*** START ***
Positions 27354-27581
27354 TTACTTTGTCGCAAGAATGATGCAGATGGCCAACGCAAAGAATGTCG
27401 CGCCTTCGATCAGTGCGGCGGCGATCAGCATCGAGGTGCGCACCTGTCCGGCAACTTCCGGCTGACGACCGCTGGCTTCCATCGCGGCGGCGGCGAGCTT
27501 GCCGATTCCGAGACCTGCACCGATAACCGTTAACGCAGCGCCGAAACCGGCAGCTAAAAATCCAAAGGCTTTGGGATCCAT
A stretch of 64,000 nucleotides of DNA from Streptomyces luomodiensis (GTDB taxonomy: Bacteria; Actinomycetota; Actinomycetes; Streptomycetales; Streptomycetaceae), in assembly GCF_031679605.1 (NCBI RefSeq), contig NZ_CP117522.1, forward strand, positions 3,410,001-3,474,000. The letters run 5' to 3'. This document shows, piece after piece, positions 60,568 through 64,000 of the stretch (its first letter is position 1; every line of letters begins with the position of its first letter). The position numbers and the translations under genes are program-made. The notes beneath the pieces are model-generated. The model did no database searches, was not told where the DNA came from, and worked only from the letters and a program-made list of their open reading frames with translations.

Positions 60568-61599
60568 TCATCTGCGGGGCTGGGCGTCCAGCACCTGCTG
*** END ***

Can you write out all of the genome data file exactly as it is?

Positions 27354-27581
27354 TTACTTTGTCGCAAGAATGATGCAGATGGCCAACGCAAAGAATGTCG
27401 CGCCTTCGATCAGTGCGGCGGCGATCAGCATCGAGGTGCGCACCTGTCCGGCAACTTCCGGCTGACGACCGCTGGCTTCCATCGCGGCGGCGGCGAGCTT
27501 GCCGATTCCGAGACCTGCACCGATAACCGTTAACGCAGCGCCGAAACCGGCAGCTAAAAATCCAAAGGCTTTGGGATCCAT
A stretch of 64,000 nucleotides of DNA from Streptomyces luomodiensis (GTDB taxonomy: Bacteria; Actinomycetota; Actinomycetes; Streptomycetales; Streptomycetaceae), in assembly GCF_031679605.1 (NCBI RefSeq), contig NZ_CP117522.1, forward strand, positions 3,410,001-3,474,000. The letters run 5' to 3'. This document shows, piece after piece, positions 60,568 through 64,000 of the stretch (its first letter is position 1; every line of letters begins with the position of its first letter). The position numbers and the translations under genes are program-made. The notes beneath the pieces are model-generated. The model did no database searches, was not told where the DNA came from, and worked only from the letters and a program-made list of their open reading frames with translations.

Positions 60568-61599
60568 TCATCTGCGGGGCTGGGCGTCCAGCACCTGCTG